What makes a good banknote?

What makes a good banknote?

Banknotes can be iconic and tell unique stories. They can feature mythical creatures, local heroes, national treasures, or natural wonders. Museums showcase specimens of banknotes from across the globe, highlighting their historical context and the creativity of their design. And we use them almost every day to buy our groceries, pay for a newspaper or tip at a restaurant. But have you ever thought about what it takes to develop a good banknote? Or why they have that particular size or look? This blog post provides some answers by exploring the design principles for state-of-the art banknotes.

Check your cash in the blink of an eye

One of the most important features of money is that people need to trust it. To ensure this confidence, we need to be sure that the paper in our hand is actually a genuine banknote, and not a counterfeit. But most people in the euro area usually do not spend a lot of time checking euro banknotes. So, how do we make sure that everyone can authenticate and trust banknotes, despite paying little attention to them? Well, we need security features that are clearly visible, difficult to counterfeit and easy to check in the blink of an eye. These features include holograms, watermarks, colour-shifting inks and security thread. Take a look at the image of Princess Europa in the portrait window of the €20 banknote by holding it up to the light, for example. What security features can you find by feeling, looking at and tilting a euro banknote?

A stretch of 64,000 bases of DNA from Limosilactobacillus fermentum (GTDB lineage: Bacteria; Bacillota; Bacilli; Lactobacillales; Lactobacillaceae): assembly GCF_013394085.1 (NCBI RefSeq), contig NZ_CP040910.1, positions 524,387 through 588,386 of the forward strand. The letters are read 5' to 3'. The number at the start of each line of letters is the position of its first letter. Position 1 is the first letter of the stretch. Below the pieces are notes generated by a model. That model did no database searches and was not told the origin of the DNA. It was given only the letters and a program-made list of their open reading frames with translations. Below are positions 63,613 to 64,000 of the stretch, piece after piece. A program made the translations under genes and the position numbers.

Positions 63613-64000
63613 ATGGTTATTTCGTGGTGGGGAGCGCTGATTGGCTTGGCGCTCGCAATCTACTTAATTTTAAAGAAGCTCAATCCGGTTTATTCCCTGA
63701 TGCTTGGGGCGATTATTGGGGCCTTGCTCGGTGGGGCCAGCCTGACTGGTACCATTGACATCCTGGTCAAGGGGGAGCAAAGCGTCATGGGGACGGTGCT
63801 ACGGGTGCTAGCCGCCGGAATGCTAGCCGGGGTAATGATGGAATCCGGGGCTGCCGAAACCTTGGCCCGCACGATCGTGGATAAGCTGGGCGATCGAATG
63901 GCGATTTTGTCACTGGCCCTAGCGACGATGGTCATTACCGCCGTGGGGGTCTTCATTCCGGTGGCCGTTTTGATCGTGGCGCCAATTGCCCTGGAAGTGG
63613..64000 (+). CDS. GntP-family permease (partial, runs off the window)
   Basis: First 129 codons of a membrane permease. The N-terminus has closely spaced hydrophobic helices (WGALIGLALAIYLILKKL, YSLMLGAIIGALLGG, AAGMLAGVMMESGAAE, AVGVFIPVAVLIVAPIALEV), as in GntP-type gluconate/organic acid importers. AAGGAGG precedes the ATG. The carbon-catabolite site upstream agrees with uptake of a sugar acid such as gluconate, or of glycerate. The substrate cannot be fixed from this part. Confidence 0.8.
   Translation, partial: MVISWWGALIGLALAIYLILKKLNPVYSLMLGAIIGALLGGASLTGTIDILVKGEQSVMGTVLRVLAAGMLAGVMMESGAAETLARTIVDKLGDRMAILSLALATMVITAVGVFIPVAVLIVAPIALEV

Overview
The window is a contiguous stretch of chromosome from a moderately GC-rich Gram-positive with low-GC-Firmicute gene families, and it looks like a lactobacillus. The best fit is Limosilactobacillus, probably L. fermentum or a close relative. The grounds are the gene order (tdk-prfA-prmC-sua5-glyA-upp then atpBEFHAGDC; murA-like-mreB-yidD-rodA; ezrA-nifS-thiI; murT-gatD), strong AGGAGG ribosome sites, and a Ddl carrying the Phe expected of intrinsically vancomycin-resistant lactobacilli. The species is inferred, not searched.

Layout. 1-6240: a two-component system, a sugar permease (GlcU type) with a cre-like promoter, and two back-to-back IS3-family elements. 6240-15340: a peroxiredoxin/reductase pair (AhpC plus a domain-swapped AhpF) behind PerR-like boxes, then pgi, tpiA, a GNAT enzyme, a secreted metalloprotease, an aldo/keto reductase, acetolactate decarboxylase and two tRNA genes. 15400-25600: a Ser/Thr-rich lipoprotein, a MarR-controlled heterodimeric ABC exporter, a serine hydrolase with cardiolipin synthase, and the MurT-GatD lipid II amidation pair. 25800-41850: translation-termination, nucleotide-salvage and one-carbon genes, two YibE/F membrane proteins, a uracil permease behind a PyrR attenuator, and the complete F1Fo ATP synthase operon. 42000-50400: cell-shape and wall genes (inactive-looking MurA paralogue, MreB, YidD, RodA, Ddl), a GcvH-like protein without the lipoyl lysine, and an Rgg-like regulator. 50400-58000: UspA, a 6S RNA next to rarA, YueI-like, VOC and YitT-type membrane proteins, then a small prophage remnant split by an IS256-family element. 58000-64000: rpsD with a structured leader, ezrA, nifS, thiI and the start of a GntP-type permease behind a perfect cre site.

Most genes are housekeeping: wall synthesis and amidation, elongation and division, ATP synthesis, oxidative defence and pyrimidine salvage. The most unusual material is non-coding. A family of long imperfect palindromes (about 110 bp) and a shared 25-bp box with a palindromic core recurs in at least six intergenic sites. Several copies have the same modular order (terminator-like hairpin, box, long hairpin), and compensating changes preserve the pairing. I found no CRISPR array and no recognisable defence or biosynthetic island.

The ECB is constantly investigating new technologies in cooperation with national central banks, research institutions and the private sector. We look for novel security features for future banknotes. Tools from neuroscience can, for example, assess how a person reacts in the first milliseconds after seeing and touching a banknote, before even consciously thinking about it. Such tests help us see how particular banknote features are observed, learned and memorised. As technology develops, however, counterfeiters are unfortunately also able to produce ever more sophisticated counterfeits. The key for us is to always be a step ahead – and that means continuous investment into cutting-edge research and development.